Lost Yet Found: My Inner Journey – Part 3

“We are born at a given moment, in a given place and, like vintage years of wine, we have the qualities of the years and of the season of which we are born.  Astrology does not lay claim to anything more.”    The Swiss psychologist and psychiatrist Carl Jung was one of the major forces responsible for bringing psychological(having to do with the mind and its processes) thought and its theories into the twentieth century.

My timid search for what lay behind the door in the back of my mind eventually led me to the study of Astrology: I’m now an advanced student, still learning.  Over the past few years professional astrologers have explored the meaning of newly discovered bodies called Dwarf Planets or  minor planets, along with specific asteroids and Trans-Neptunian (Kuiper Belt) Objects.  When I checked the ephemerides for their positions at the time of my birth I was amazed at how they tended to explain my natal chart.  Indeed “as above so below”.

Today Huya the Rainmaker, a TNO,  is transiting both my Lunar Return Midheaven and my natal Moon.  A New Moon arrived a few days ago, following my Lunar Return.

Although Huya was named for a Venezuelan rain god, different tribes of indigenous peoples throughout many countries have been adept at making rain.  The shamanic or spiritual way was once practiced worldwide. It used intention, prayers and ceremony to open the heart and mind of the seeker to contact unseen forces that exist in nature.  Most Native American tribes also included a rainmaker. In the shamanic tradition a person could become a rainmaker after a long apprenticeship.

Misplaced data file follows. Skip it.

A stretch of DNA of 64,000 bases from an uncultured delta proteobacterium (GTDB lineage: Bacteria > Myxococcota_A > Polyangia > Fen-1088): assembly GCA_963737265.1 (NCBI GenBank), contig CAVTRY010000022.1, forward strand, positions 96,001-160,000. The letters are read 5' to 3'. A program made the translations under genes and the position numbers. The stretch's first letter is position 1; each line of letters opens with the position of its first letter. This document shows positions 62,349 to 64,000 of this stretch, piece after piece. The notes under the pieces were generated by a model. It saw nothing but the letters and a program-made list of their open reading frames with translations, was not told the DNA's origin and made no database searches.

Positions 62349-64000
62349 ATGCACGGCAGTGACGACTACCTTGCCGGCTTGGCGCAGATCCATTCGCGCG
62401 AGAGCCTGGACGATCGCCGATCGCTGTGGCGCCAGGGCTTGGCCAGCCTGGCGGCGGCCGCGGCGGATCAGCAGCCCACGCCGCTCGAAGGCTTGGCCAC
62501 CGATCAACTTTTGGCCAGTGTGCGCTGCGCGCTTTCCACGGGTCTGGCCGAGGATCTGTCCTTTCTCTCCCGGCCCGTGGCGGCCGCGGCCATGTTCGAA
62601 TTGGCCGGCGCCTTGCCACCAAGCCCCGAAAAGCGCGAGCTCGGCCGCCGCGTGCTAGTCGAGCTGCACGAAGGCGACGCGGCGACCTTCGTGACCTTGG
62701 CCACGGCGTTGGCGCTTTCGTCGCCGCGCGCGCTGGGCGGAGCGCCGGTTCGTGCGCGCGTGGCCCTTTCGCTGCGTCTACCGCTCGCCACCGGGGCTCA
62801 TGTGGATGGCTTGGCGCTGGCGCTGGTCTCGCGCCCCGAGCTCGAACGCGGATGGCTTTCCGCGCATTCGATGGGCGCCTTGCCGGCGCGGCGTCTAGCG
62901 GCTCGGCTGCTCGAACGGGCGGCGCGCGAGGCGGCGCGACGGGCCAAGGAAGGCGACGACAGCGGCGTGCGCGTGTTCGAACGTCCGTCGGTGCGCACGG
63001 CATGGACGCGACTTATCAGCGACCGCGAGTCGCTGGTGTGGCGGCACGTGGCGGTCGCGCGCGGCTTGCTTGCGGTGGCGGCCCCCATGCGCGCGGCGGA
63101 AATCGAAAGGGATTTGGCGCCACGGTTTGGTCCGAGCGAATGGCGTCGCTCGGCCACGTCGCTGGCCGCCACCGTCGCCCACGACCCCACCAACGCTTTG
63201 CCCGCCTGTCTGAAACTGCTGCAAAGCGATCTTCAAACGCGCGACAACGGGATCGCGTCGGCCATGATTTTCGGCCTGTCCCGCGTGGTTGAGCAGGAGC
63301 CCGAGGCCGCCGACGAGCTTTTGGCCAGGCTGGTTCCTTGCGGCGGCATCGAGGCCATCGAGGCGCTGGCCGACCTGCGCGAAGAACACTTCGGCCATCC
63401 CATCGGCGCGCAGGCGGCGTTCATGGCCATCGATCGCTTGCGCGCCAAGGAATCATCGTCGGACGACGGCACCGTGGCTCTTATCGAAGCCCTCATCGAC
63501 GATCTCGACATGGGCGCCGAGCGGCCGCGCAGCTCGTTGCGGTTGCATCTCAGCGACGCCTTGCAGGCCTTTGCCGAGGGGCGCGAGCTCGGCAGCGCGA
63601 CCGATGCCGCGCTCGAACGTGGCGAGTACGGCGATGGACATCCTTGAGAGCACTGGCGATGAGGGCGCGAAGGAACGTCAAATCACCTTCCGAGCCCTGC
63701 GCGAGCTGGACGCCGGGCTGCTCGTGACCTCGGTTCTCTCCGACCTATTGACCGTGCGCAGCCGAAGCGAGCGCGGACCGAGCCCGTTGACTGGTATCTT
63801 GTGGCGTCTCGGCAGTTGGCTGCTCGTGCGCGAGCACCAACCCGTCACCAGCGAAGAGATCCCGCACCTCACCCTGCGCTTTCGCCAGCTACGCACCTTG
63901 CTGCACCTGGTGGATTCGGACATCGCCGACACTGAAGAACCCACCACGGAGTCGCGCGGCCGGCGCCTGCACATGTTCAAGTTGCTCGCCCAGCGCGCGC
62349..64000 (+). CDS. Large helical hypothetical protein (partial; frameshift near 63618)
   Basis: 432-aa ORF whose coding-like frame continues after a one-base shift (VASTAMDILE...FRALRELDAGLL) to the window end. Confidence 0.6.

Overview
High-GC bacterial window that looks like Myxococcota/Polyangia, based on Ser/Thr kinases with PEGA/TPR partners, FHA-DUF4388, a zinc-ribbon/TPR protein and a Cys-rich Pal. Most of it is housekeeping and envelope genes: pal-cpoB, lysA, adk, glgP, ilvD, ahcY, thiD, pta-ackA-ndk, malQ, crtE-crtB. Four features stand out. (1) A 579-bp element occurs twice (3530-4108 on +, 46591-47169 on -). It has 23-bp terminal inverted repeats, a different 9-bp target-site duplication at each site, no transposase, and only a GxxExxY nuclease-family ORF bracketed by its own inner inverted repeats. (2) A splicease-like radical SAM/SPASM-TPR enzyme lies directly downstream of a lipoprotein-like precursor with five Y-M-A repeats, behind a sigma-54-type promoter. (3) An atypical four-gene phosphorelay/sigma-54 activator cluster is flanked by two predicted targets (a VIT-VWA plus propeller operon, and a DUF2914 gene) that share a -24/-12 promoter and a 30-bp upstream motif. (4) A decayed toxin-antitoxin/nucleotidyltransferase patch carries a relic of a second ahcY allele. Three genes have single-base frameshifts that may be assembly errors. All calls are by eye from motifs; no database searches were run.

I have a long way to go but I feel I too am working on an apprenticeship. Whatever gains I may make in this life, I hope to carry over into my next incarnation.

My American Indian heritage is very scant. As far as I know it began when a great grandfather took a young Cherokee bride way back in the pioneer days in the southern mountains of Appalachia.  Her name did not survive in our genealogy yet a legend was born.  Traces of her has appeared ever since through one descendant or another.  Not only in physical traits but also in spirit.

For instance I had a great grandmother who was a “Bee Charmer”.  My mother told me Great Grandma Polly Stamper could walk among the bee hives unprotected, talking gently to the bees and they gave her all the honey she wanted.  Whereas Great Grandpa could cover up from head to toe and still get stung. 

I’ve never felt an affinity with bees but I have always loved the rain.  The crashing thunder sending a thrill through my body, flashes of lightening across the sky bringing anticipation of things yet to come.    

I have hope for the future.

To be continued.

An Old Concept: Put Your Money Where Your Mouth Is

After posting the following in a comment on Facebook,  I feel motivated to repeat it here..

“If the “pro-life” people are really serious, if they really believe all life is precious (human lives, that is) why do they not build communities where single mothers-to-be can birth and rear their children. Providing them with medical care, nutrition, education, all the needs of the growing child. The world could be a different, and better, place.”

I hope the thought will appeal to others who are conflicted by the desire to save unborn babies and yet, at the same time, realize the disadvantages most of those unfortunate babies are born into.  Talk is cheap, as the old saying goes, so let’s put our money where our mouth is.  Truly save the children instead of just talking about it long enough to get them born and then deserting them.  Why do their lives cease to be precious after birth?